Hypothermia found in over 83 percent of dogs following surgery with anesthesia

A study has found that an overwhelming majority of dogs present with hypothermia following surgeries or diagnostic tests that require anesthesia, according to ScienceDaily.

According to the study conducted by researchers at the CEU Cardenal Herrera University in Valencia, Spain, out of 1,525 dogs examined, 83.6 percent suffered from hypothermia after anesthesia. This result comes after a previous study from the same research team that determined 96.7 percent of cats present with hypothermia after procedures requiring anesthesia.

The prevalence of hypothermia in both cats and dogs is much higher than the 30 to 60 percent of humans who present with hypothermia after procedures requiring anesthetic, researchers said.

Researchers isolated two specific groups of dogs that are more susceptible to hypothermia: smaller dogs, and dogs that undergo thoracic surgery or diagnostic procedures necessetating prolonged anesthetic.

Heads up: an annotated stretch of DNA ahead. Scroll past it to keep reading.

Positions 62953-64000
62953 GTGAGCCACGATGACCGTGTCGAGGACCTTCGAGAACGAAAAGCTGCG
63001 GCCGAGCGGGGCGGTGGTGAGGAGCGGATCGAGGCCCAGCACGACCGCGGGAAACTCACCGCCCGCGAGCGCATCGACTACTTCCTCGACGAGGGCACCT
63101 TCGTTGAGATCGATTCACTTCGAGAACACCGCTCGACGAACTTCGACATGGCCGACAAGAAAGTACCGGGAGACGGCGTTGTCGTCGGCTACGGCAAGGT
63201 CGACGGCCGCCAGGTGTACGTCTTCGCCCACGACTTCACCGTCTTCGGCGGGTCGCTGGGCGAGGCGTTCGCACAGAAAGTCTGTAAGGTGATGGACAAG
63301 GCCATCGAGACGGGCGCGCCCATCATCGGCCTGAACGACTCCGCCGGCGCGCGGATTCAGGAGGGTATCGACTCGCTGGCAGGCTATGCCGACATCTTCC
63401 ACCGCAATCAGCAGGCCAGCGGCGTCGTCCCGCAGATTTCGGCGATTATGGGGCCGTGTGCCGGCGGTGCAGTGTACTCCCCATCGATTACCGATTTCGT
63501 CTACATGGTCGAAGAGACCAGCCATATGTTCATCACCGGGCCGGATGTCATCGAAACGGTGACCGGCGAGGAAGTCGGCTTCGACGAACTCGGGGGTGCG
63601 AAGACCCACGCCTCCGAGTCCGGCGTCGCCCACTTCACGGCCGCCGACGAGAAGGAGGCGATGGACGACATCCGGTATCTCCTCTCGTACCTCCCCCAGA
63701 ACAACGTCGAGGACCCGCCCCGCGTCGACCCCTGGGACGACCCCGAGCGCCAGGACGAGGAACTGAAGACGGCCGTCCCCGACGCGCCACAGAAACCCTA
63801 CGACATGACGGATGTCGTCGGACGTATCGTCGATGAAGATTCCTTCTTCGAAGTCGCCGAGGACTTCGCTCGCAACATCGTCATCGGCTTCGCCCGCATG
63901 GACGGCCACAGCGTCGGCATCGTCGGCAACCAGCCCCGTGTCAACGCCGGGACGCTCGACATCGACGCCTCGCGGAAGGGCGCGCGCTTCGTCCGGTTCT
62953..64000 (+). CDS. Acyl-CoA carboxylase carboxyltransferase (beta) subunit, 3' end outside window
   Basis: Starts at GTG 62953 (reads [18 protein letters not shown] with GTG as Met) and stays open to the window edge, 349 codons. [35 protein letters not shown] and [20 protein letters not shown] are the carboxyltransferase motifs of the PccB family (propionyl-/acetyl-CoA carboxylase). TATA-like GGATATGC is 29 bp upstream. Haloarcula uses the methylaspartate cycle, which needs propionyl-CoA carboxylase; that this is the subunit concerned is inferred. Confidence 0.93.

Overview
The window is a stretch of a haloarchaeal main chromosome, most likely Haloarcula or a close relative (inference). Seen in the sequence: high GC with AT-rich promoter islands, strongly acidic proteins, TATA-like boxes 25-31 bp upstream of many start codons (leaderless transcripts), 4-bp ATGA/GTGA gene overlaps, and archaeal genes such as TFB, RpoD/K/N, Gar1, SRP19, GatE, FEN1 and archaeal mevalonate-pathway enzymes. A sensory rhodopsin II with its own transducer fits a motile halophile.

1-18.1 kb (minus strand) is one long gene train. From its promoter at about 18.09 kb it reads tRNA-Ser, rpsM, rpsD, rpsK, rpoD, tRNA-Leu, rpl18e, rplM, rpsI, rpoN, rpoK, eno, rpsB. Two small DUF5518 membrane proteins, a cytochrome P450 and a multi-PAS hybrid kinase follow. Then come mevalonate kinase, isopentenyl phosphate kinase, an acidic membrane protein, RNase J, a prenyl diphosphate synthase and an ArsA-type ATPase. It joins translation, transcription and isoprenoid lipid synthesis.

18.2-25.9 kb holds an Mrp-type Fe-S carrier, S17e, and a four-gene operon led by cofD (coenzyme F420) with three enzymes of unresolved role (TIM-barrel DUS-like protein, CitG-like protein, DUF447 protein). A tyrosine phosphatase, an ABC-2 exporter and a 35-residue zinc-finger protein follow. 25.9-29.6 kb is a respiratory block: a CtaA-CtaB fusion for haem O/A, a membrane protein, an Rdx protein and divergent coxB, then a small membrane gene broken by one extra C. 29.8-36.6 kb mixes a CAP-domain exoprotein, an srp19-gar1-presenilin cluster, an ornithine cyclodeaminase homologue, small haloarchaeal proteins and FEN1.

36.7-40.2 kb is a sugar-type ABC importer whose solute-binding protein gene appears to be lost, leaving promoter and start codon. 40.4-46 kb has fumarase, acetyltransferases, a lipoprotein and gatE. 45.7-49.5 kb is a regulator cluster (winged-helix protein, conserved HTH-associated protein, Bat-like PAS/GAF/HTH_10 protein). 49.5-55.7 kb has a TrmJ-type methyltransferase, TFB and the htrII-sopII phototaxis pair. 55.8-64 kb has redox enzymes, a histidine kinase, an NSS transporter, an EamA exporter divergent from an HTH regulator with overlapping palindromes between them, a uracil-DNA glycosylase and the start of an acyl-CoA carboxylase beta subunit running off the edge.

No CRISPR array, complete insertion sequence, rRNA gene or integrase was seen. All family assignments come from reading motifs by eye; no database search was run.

The researchers listed three factors that appeared to directly contribute to the onset of hypothermia in the anesthetized dogs:

  • Duration of pre-anesthesia and anesthesia.
  • Physical condition of the animal.
  • Animal's posture during surgery. According to the study, sternal and dorsal recumbencies produced lower body temperatures than lateral recumbency.

The prior study involving cats indicated that their risk of hypothermia was greater in abdominal and orthopedic procedures, researchers said.

After analyzing the study data, researchers recommended that veterinarians take extra precautions to prevent hypothermia in animals before administering anesthesia, especially in the dogs they identified as most vulnerable.

"Therefore, the Valencian researchers believe that temperature should be continuously monitored and vets should take preventive measures to avoid heat loss during procedures," the researchers said.

Read the entire study (paid only)

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